World's first RSV vaccine approved

Background of Respiratory syncytial virus (RSV), medical concept
Stock photo Photo credit Getty Images
By , Audacy

Finally, there’s a vaccine for respiratory syncytial virus (RSV), which infects more than 2 million Americans annually and leads to hundreds of thousands of hospitalizations.

This Wednesday, the U.S. Food and Drug Administration announced that it approved Arexvy, “the first respiratory syncytial virus (RSV) vaccine,” cleared for use in the U.S. This vaccine is only for adults age 60 and older to prevent RSV infection.

When Pfizer announced last November that it was working on its own RSV vaccine, the pharmaceutical company said there was “no” vaccine to prevent against the virus.

According to GSK, the pharmaceutical company that produces Arexvy, its vaccine “contains a recombinant subunit prefusion RSV F glycoprotein antigen (RSVPreF3) combined with GSK’s proprietary AS01E adjuvant.”

Per the U.S. Centers for Disease Control and Prevention, adjuvant refers to “an ingredient used in some vaccines that helps create a stronger immune response in people receiving the vaccine.”

“Today marks a turning point in our effort to reduce the significant burden of RSV,” said GSK Chief Scientific Officer Tony Wood Wednesday. “Arexvy is the first approved RSV vaccine for older adults, expanding GSK’s industry-leading vaccine portfolio, which protects millions of people from infectious diseases each year. Our focus now is to ensure eligible older adults in the US can access the vaccine as quickly as possible and to progress regulatory review in other countries.”

The FDA’s approval of Arexvy’s safety and effectiveness was based on analysis of data from an ongoing, randomized, placebo-controlled clinical study. Individuals age 60 and older both in the U.S. and internationally participated in the study.

“Participants will remain in the study through three RSV seasons to assess the duration of effectiveness and the safety and effectiveness of repeat vaccination,” said the FDA. “Data for a single dose of Arexvy from the first RSV season of the study were available for the FDA’s analysis.”

Approximately 12,500 participants received Arexvy through the study, and another 12,500 participants received a placebo. A “significantly reduced risk” of developing RSV-associated lower respiratory tract disease (LRTD) was observed in those who received the vaccine. Overall risk was reduced by 82.6% and risk of developing severe RSV-associated LRTD was reduced by 94.1%.

“Among a subset of these clinical trial participants, the most commonly reported side effects by individuals who received Arexvy were injection site pain, fatigue, muscle pain, headache and joint stiffness/pain,” said the FDA. “Among all clinical trial participants, atrial fibrillation within 30 days of vaccination was reported in 10 participants who received Arexvy and four participants who received placebo.”

Additionally, approximately 2,500 participants age 60 and older received Arexvy in two other studies.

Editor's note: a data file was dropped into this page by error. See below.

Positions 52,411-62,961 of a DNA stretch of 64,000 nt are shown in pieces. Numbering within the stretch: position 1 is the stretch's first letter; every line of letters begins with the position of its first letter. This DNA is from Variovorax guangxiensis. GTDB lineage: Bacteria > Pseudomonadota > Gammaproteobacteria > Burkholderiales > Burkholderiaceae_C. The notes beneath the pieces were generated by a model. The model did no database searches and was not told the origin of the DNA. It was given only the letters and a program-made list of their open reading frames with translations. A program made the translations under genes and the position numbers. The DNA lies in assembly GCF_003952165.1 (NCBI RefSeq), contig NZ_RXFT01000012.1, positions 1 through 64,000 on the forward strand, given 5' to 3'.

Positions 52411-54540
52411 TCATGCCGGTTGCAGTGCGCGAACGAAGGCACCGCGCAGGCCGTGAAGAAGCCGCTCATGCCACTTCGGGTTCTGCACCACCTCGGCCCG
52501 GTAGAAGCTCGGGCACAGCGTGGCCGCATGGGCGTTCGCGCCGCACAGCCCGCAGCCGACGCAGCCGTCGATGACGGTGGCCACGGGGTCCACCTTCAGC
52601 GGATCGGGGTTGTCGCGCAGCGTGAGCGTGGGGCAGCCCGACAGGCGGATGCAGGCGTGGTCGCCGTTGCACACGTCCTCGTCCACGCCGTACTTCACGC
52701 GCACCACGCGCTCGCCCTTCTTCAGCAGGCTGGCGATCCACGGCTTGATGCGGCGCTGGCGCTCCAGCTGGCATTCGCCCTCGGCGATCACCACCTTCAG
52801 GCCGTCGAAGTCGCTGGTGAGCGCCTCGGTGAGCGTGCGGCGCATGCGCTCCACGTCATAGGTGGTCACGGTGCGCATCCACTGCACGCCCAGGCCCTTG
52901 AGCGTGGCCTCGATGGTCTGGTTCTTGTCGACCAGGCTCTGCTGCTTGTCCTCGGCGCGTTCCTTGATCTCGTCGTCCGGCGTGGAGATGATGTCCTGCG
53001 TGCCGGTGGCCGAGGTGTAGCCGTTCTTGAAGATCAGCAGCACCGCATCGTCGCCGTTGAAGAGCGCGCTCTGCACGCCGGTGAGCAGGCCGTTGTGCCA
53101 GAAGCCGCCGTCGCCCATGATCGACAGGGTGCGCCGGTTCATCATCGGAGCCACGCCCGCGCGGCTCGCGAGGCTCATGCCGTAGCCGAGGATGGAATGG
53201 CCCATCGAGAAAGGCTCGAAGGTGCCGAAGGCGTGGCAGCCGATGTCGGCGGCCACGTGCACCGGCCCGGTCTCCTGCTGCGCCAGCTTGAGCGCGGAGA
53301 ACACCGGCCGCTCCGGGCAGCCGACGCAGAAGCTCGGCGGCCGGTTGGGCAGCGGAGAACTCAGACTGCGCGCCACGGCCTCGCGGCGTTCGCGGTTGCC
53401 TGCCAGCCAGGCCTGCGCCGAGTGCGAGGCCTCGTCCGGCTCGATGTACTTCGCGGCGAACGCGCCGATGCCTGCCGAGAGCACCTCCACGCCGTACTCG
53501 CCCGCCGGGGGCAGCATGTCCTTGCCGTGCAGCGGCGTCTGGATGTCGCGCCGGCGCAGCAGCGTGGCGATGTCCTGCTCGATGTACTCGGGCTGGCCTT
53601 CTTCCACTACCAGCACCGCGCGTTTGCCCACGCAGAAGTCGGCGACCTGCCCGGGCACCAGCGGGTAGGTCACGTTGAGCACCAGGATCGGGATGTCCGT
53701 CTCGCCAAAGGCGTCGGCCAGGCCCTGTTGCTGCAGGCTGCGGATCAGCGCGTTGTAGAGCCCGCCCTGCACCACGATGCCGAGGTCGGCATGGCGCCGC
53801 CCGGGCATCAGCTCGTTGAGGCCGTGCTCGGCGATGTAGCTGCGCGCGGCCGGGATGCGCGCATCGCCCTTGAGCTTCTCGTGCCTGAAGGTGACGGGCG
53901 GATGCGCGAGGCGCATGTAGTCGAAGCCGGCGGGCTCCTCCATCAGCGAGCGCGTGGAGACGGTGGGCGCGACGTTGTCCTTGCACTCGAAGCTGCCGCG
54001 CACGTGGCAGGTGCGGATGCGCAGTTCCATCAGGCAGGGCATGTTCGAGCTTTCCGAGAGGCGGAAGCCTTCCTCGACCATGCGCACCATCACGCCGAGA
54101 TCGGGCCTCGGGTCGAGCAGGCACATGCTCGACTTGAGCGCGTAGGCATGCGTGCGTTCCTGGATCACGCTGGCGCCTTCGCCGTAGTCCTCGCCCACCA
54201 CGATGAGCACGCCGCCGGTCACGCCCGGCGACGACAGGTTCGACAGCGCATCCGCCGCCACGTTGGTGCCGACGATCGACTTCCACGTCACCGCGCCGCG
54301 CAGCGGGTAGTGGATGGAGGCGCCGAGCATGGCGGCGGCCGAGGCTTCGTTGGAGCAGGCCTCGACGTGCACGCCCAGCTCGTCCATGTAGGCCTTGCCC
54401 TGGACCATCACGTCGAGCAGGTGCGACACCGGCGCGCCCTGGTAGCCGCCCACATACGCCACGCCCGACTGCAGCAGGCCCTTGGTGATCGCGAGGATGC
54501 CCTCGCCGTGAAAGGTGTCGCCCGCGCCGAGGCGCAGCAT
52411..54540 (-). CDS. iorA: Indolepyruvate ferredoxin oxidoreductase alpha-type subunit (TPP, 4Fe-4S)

“In one of these studies, in which some participants received Arexvy concomitantly with an FDA-approved influenza vaccine, two participants developed acute disseminated encephalomyelitis (ADEM), a rare type of inflammation that affects the brain and spinal cord, seven and 22 days, respectively, after receiving Arexvy and the influenza vaccine,” said the FDA. “One of the participants who developed ADEM died. In the other study, one participant developed Guillain-Barré syndrome (a rare disorder in which the body’s immune system damages nerve cells, causing muscle weakness and sometimes paralysis) nine days after receiving Arexvy.”

According to the administration, it is requiring the company to conduct a post-marketing study to assess the signals of serious risks for Guillain-Barré syndrome and ADEM related to Arexvy. GSK also committed to assess atrial fibrillation in the post-marketing study, though it was not required by the FDA.

Every year, there are 60,000-160,000 hospitalizations of adults age 65 years and older in the U.S. due to RSV, as well as 6,000-10,000 RSV related deaths, according to the CDC. It also impacts young children, resulting in 58,000-80,000 hospitalizations among children younger than 5 years old, and 100-300 deaths of children younger than 5 years old.

“Older adults, in particular those with underlying health conditions, such as heart or lung disease or weakened immune systems, are at high risk for severe disease caused by RSV,” said Peter Marks, M.D., Ph.D., director of the FDA’s Center for Biologics Evaluation and Research. “Today’s approval of the first RSV vaccine is an important public health achievement to prevent a disease which can be life-threatening and reflects the FDA’s continued commitment to facilitating the development of safe and effective vaccines for use in the United States.”

Last month, “the European Medicines Agency’s Committee for Medicinal Products for Human Use (CHMP) issued a positive opinion recommending the vaccine for the prevention of LRTD caused by RSV in adults aged 60 years and older,” said GSK. A final regulatory decision is anticipated in the coming months and other regulatory reviews “are ongoing in Japan and several other countries,” according to the company.

Going forward, the Advisory Committee on Immunization Practices (ACIP) is expected to make recommendations on the appropriate use of the vaccine in the U.S. next month. GSK predicts Arexvy vaccines will be available for older adults before the 2023/24 RSV season.

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Featured Image Photo Credit: Getty Images